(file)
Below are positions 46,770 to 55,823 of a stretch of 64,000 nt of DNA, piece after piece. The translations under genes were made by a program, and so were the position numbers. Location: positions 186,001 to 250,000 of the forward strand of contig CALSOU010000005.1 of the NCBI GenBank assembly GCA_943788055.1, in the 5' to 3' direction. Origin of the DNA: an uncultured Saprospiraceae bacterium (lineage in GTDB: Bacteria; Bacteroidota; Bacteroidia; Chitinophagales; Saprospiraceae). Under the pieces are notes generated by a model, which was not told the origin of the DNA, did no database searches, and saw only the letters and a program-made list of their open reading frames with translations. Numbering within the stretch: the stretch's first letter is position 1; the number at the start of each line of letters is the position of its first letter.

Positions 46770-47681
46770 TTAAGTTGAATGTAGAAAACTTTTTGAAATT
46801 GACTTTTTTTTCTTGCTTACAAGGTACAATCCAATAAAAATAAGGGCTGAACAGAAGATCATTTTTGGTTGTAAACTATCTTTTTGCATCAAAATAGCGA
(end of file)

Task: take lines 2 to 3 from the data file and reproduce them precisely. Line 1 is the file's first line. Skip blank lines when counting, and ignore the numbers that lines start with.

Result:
Positions 46770-47681
46770 TTAAGTTGAATGTAGAAAACTTTTTGAAATT